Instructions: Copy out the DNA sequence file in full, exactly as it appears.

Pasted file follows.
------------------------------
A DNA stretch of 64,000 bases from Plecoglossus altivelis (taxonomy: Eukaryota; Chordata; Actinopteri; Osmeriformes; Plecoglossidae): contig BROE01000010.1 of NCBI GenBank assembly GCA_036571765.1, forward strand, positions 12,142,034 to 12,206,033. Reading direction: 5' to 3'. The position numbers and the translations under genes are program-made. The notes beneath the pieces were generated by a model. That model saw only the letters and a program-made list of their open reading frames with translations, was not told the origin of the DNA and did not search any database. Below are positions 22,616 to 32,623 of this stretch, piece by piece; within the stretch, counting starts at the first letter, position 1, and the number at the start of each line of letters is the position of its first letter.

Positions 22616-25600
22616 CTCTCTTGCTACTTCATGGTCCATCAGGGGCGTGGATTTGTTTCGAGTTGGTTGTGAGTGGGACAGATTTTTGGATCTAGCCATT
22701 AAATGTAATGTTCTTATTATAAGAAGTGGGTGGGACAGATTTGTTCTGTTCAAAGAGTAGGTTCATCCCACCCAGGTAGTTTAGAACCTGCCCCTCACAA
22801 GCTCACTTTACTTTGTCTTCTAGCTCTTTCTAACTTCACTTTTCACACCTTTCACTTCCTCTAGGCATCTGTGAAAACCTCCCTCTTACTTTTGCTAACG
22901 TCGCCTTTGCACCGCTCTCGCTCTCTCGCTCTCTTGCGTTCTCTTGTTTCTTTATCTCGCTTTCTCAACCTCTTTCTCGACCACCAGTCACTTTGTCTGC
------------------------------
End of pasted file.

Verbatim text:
A DNA stretch of 64,000 bases from Plecoglossus altivelis (taxonomy: Eukaryota; Chordata; Actinopteri; Osmeriformes; Plecoglossidae): contig BROE01000010.1 of NCBI GenBank assembly GCA_036571765.1, forward strand, positions 12,142,034 to 12,206,033. Reading direction: 5' to 3'. The position numbers and the translations under genes are program-made. The notes beneath the pieces were generated by a model. That model saw only the letters and a program-made list of their open reading frames with translations, was not told the origin of the DNA and did not search any database. Below are positions 22,616 to 32,623 of this stretch, piece by piece; within the stretch, counting starts at the first letter, position 1, and the number at the start of each line of letters is the position of its first letter.

Positions 22616-25600
22616 CTCTCTTGCTACTTCATGGTCCATCAGGGGCGTGGATTTGTTTCGAGTTGGTTGTGAGTGGGACAGATTTTTGGATCTAGCCATT
22701 AAATGTAATGTTCTTATTATAAGAAGTGGGTGGGACAGATTTGTTCTGTTCAAAGAGTAGGTTCATCCCACCCAGGTAGTTTAGAACCTGCCCCTCACAA
22801 GCTCACTTTACTTTGTCTTCTAGCTCTTTCTAACTTCACTTTTCACACCTTTCACTTCCTCTAGGCATCTGTGAAAACCTCCCTCTTACTTTTGCTAACG
22901 TCGCCTTTGCACCGCTCTCGCTCTCTCGCTCTCTTGCGTTCTCTTGTTTCTTTATCTCGCTTTCTCAACCTCTTTCTCGACCACCAGTCACTTTGTCTGC